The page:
From Wikipedia, the free encyclopedia - View original article
Collision-induced dissociation (CID), also known as collisionally activated dissociation (CAD), is a mass spectrometry technique to induce fragment of molecular ions in the gas phase. The molecular ions are usually accelerated by some electrical potential to high kinetic energy and then allowed to collide with neutral molecules (often helium, nitrogen or argon). In the collision some of the kinetic energy is converted into internal energy which results in bond breakage and the fragmentation of the molecular ion into smaller fragments. These fragment ions can then be analyzed by a tandem mass spectrometry.
CID and the fragment ions produced by CID are used for several purposes. Partial or complete structural determination can be achieved. In some cases identity can be established based on previous knowledge without determining structure. Another use is in simply achieving more sensitive and specific detection. By detecting a unique fragment ion, the precursor ion can be detected in the presence of other ions of the mass to charge ratio, reducing the background and increasing the limit of detection.
In a triple quadrupole mass spectrometer there are three quadrupoles. The first quadrupole termed "Q1" can act as a mass filter and transmits a selected ion and accelerates it towards "Q2" which is termed a collision cell. The pressure in Q2 is higher and the ions collides with neutral gas in the collision cell and fragments by CID. The fragments are then accelerated out of the collision cell and enter Q3 which scans through the mass range, analyzing the resulting fragments (as they hit a detector). This produces a mass spectrum of the CID fragments from which structural information or identity can be gained. Many other experiments using CID on a triple quadrupole exist such as precursor ion scans that determines where a specific fragment came from rather than what fragments are produced by a given molecule.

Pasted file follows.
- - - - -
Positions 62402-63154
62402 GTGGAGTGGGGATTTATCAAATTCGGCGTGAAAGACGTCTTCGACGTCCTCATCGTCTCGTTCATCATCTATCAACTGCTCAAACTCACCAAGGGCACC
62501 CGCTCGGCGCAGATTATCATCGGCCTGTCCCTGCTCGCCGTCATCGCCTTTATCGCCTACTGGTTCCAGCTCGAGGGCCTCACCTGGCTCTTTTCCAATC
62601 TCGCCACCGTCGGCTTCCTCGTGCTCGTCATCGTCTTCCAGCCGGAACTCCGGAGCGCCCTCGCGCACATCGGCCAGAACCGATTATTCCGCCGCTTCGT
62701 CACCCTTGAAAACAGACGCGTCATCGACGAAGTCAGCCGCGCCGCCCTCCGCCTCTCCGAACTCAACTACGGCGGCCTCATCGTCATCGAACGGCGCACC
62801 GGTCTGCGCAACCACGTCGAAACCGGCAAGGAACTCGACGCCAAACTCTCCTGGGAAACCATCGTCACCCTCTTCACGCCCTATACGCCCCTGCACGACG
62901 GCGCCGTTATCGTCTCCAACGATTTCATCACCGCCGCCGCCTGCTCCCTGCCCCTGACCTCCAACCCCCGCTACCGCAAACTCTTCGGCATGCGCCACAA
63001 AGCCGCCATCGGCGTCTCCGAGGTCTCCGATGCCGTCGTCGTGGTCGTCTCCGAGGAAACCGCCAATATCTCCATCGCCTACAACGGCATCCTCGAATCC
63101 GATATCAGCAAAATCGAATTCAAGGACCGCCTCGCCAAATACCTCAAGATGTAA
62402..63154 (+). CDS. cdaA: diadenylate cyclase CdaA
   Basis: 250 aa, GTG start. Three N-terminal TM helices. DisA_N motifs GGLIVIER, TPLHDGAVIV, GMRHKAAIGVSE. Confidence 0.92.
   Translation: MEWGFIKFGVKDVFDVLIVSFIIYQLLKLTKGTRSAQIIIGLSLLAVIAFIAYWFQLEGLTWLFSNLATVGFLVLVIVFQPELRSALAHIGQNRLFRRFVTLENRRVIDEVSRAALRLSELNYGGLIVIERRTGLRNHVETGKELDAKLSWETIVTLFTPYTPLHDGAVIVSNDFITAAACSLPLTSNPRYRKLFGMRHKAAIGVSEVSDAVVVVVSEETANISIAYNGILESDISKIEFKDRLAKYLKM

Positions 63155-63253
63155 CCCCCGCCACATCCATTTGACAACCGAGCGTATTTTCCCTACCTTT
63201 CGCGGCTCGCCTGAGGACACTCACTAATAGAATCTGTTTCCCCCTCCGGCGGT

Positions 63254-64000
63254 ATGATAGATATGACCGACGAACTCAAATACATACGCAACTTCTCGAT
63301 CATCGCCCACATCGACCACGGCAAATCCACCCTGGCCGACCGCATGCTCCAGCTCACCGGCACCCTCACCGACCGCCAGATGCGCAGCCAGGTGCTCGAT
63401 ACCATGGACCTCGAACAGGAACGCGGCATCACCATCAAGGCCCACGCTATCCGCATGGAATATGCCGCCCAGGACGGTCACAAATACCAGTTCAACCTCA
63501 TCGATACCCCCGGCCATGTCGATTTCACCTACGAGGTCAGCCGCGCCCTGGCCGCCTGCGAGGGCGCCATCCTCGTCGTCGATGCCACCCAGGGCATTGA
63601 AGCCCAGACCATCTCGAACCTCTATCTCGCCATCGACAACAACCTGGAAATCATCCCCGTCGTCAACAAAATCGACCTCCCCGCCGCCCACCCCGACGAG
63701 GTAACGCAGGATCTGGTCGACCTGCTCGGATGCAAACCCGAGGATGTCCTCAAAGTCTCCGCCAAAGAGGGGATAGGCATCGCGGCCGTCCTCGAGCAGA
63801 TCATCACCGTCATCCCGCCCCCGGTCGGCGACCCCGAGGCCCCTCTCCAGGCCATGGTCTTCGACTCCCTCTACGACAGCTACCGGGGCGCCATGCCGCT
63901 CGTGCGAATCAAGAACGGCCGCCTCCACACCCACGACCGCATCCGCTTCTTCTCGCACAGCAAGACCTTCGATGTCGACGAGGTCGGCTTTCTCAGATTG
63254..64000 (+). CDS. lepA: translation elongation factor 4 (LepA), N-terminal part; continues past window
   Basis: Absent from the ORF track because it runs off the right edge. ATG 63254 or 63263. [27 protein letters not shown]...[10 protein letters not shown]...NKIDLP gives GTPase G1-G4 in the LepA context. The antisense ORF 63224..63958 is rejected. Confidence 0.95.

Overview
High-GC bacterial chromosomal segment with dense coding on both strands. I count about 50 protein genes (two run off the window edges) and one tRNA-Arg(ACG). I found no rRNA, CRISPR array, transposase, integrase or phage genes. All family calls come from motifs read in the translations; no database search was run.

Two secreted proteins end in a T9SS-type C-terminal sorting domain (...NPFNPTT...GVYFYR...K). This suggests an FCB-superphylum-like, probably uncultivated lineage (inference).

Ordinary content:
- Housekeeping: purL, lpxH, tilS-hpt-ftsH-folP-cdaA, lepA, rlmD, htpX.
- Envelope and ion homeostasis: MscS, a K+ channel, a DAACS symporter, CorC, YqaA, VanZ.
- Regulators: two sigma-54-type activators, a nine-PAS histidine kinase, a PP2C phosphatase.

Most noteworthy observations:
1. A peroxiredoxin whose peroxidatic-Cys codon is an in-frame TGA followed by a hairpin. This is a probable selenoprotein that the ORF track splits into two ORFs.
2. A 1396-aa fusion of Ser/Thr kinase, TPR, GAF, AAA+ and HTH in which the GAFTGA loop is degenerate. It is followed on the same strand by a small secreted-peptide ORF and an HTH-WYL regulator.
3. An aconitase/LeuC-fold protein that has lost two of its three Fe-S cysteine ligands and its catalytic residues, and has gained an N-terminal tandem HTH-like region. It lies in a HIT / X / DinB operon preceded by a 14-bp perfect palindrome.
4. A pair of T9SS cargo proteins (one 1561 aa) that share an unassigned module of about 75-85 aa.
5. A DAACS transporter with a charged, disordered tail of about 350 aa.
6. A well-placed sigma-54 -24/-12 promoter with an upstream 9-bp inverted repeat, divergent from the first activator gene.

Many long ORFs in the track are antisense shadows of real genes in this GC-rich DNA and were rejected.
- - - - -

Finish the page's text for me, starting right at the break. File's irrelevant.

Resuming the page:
SORI-CID (sustained off-resonance irradiation collision-induced dissociation) is a CID technique used in Fourier transform ion cyclotron resonance mass spectrometry which involves accelerating the ions in cyclotron motion (in a circle inside of an ion trap) and then increasing the pressure resulting collisions that produce CID fragments.
Higher-energy collisional dissociation (HCD) is a CID technique specific to the orbitrap mass spectrometer in which fragmentation takes place external to the trap. HCD was formerly known as higher-energy C-trap dissociation. In HCD, the ions pass through the C-trap and into the HCD cell, an added octopole collision cell, where dissociation takes place. The ions are then returned to the C-trap before injection into the orbitrap for mass analysis. HCD does not suffer from the low mass cutoff of resonant-excitation (CID) and therefore is useful for isobaric tag–based quantification as reporter ions can be observed. Despite the name, the collision energy of HCD is typically in the regime of low energy collision induced dissociation (less than 1000 ev).
In CID, charge remote fragmentation is a type of covalent bond breaking that occurs in a gas phase ion in which the cleaved bond is not adjacent to the location of the charge. This fragmentation can be observed using tandem mass spectrometry.